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Humanities Division: Chicago

This guide is directed at students and staff in the various Humanities departments in the Faculty of Humanities & Education. Citing, MLA, Plagiarism, Evaluating sources

Chicago Style 16th ed.

Chicago Style Manua

REF Z253 U69 2010

Chicago Style 16th ed. Humanities

Chicago Citation Style

Chicago offers two distinct citation styles: Author/Date (AD) and Notes/Bibliography (NB). This guide focuses on the NB system, which is primarily used in the Humanities. The Chicago Style is mostly interchangeable with Turabian, a modified version of this style.

Chicago Style: Humanities

Notes/Bibliography - numbered footnotes or endnotes at the bottom of each page, with a Bibliography at the end of the paper, listing alphabetically the sources in your notes. "If the bibliography includes all works cited in the notes, the notes need not duplicate the source information in full because readers can consult the bibliography for publication details and other information. In works with no bibliography or only a selected list, full details must be given in a note at first mention of any work cited; subsequent citations need only include a short form". Chicago Manual 16th ed.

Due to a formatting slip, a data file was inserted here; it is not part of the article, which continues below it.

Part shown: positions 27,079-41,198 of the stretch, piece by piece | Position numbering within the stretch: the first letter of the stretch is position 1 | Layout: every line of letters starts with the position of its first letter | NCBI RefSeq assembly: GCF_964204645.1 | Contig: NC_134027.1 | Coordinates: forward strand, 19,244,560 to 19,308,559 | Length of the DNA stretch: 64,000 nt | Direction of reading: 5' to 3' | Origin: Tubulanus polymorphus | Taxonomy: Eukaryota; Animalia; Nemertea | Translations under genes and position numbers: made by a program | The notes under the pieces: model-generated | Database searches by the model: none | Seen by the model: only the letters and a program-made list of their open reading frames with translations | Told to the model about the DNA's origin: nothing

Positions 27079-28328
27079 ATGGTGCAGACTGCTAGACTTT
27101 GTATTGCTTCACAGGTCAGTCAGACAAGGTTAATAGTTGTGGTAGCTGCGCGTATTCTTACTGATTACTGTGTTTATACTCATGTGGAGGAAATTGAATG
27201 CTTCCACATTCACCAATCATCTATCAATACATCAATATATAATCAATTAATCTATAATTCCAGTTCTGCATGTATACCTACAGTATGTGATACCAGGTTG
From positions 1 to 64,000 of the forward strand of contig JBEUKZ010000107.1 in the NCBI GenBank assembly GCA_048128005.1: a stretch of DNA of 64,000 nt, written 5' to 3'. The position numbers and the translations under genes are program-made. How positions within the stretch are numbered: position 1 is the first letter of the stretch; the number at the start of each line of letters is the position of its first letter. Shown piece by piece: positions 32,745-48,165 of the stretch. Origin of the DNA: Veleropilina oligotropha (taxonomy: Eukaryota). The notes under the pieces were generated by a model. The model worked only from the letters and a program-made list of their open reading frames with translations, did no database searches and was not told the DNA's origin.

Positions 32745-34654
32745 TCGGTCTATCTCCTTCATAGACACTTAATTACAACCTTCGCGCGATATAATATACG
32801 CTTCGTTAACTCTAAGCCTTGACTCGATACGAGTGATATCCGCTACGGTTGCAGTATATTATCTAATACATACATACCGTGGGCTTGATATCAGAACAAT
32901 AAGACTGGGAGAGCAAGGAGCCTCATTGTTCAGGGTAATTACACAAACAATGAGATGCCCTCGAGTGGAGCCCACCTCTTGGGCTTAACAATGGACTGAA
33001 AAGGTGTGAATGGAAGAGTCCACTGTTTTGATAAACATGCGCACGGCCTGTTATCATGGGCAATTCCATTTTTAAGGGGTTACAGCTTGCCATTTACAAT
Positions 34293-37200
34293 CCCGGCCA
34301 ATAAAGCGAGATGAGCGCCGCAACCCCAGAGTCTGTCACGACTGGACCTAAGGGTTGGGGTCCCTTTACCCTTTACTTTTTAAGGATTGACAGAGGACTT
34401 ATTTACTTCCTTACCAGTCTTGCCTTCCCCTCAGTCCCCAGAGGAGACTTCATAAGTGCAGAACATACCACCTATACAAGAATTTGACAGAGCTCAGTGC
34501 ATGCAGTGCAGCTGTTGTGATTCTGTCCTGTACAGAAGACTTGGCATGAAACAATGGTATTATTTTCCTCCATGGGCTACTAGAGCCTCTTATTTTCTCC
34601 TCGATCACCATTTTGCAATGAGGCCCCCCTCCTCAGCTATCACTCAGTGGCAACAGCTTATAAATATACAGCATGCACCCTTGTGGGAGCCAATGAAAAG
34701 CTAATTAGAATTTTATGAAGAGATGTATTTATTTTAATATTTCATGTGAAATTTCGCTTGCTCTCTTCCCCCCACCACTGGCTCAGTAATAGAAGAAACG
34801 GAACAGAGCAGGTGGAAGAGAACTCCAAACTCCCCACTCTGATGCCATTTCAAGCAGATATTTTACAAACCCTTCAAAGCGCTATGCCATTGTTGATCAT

Sample List of Entries

Chicago has a different format for footnotes and bibliographic entries. Below are formats for both types of citation, with "N" indicating an example for a footnote and "B" indicating an example of a bibliographic entry. For citation-styles of genres not included here, please see the Chicago Manual of Style, 16th ed.

N/BCitation ExamplesType of Citation
N

William H. Rehnquist, The Supreme Court: A History (New York: Knopf, 2001), 204.

Book
B

Rehnquist, William H. The Supreme Court: A History. New York: Knopf, 2001.

 

Subject Guide

Chicago: Notes & Bibliography: Sample Bibliography

Chicago: Notes & Bibliography-IN TEXT CITATIONS

Chicago Style 16th ed. Sample Paper